Royce Young at DailyThunder had a post yesterday focusing on Jeff Green’s scoring strengths and weaknesses from different areas of the floor. The post was in response to Green’s 25 point output the other night against Charlotte, where he spent his time dichotomously attacking the basket or launching threes, and wondering what kind of potential he has for developing a consistent mid-range game.
As part of the discussion, Young used a table showing Green’s FG% from each area of the floor for his three seasons in the NBA. This breakdown seemed to lend itself perfectly to inserting Expected Points and Point Differential, so I decided to wade in.
If you’ve missed my other posts on the subject, Expected Points uses a player’s FGA from each area of the floor and multiplies it by the average number of points scored on that type of shot to come up with an Expected Point total from that area. The Expected Point total can than be compared to the actual number of points a player scored from that area to arrive at a Point Differential. This point differential is an expression of how a player shot compared to the league average, but I like that the comparison is drawn with actual point totals.
Below is a table showing Green’s Expected Points, Actual Points and Point differential for each area of the floor over the past three seasons (all numbers are per 40 minutes):
Green has scored at a better than expected rate at the rim in all three of his seasons in the league. However, other than a good showing last season on shots from 10ft. and in, and a strong 3PT shooting performance two seasons ago, he has scored at a below expected rate from everywhere else on the floor. This has dragged his overall Point Differential into the negative range all three seasons. He has never had a year where he scored at an above expected rate on mid-range or long jumpers.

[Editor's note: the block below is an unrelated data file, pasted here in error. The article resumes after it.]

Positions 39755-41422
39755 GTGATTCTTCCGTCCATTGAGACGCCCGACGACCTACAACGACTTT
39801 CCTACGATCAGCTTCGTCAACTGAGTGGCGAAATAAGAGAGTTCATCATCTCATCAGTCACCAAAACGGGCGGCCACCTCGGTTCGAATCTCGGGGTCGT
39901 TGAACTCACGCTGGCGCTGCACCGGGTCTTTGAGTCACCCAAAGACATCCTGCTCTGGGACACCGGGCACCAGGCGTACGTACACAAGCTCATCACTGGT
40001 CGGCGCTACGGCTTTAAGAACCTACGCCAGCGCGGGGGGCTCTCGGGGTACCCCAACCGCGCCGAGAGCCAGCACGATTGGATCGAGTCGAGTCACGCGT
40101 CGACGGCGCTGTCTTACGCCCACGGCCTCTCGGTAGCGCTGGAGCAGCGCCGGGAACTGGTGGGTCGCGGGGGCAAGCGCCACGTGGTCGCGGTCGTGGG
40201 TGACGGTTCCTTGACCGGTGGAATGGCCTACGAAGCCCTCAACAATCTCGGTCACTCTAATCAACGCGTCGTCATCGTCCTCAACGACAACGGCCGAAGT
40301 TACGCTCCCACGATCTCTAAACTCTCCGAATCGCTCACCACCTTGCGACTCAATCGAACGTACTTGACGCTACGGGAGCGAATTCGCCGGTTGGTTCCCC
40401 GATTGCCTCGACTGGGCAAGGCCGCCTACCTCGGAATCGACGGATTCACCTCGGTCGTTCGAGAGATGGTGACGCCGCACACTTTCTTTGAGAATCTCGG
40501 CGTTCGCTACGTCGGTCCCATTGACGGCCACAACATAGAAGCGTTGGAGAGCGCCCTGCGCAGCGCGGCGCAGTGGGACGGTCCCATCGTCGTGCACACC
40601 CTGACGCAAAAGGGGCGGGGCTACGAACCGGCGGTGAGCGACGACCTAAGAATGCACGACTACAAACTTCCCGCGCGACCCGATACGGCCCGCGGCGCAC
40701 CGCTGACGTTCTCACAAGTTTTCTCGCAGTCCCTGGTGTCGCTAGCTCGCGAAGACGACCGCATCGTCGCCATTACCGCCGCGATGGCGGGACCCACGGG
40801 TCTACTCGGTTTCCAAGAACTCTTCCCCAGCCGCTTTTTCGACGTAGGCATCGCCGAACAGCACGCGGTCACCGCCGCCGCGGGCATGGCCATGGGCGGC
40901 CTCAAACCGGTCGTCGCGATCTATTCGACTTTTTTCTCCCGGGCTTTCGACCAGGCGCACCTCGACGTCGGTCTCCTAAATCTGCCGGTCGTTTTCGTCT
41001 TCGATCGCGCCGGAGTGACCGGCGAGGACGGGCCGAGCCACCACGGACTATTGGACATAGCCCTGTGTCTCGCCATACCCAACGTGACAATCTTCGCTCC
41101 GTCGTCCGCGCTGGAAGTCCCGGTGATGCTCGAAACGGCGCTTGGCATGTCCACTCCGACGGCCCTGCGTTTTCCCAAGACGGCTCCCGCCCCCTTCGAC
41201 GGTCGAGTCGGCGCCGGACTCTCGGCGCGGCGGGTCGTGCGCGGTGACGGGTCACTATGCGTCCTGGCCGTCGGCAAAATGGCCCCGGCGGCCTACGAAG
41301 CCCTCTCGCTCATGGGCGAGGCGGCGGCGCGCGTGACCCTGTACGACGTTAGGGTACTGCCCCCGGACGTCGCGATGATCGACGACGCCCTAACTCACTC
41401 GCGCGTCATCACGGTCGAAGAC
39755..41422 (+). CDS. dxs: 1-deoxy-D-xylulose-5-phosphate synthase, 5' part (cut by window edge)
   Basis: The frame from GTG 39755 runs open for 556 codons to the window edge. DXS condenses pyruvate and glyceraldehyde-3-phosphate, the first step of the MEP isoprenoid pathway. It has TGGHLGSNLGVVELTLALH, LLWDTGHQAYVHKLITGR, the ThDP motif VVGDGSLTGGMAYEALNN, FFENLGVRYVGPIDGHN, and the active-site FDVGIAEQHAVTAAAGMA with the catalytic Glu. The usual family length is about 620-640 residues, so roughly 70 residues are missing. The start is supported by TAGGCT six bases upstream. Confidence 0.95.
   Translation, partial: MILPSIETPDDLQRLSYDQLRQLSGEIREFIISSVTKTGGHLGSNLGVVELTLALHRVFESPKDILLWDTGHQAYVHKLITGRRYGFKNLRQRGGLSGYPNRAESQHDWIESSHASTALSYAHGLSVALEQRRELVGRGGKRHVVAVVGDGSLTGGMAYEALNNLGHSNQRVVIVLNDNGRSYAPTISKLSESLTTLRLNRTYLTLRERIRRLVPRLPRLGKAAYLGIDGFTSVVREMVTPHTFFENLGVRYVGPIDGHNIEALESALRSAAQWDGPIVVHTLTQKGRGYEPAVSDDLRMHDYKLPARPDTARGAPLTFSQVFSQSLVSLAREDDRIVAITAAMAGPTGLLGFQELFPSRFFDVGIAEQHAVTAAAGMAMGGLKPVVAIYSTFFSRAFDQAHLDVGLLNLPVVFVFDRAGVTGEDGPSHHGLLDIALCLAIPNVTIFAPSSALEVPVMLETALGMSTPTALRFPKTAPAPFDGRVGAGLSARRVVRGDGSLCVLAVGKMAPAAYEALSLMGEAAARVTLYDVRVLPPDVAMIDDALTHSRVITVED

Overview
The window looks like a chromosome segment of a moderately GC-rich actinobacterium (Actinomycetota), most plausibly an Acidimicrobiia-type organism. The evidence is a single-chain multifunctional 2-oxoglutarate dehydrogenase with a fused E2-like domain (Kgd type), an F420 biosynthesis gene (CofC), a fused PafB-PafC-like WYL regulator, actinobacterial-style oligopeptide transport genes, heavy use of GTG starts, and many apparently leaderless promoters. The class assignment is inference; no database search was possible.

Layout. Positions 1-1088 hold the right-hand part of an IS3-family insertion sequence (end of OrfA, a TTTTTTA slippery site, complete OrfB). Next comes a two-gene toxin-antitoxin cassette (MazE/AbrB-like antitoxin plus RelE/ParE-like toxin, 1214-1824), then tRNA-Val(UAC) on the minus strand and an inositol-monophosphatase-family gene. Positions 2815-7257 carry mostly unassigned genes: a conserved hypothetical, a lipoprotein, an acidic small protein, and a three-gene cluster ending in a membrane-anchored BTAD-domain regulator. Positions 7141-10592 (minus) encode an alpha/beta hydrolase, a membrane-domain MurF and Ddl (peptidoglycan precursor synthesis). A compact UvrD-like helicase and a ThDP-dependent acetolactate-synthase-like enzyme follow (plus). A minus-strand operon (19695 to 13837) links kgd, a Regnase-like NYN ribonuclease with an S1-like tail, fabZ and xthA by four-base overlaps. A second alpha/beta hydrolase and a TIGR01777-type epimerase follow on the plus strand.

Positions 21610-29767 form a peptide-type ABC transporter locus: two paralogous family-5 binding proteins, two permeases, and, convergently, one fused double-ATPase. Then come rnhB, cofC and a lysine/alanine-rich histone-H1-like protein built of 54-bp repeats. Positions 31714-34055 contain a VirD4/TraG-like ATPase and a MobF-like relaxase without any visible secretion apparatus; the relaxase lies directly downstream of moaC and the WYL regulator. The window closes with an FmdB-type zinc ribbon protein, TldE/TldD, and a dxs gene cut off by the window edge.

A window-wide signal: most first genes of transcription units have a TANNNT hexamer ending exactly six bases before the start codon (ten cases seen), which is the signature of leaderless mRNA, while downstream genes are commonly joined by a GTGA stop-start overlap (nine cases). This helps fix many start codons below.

I would describe the changes in his Point Differentials year to year more as fluctuations than improvements. Last season, was his best overall in scoring on mid-range and long jumpers, but he saw a huge decline in his scoring rate on 3PTs which dragged down his overall point differential. There certainly don’t appear to be any trends which would indicate a sudden growth in his long range shooting this season, which could push his scoring from those areas to an above expected rate. It seems a good strategy for the Thunder and Green would be to focus on shooting long jumpers only when wide open, and absolutely necessary. If the team is going to count on Green for efficient scoring contributions, getting him the ball on the move and close to the basket would appear to be the best strategy.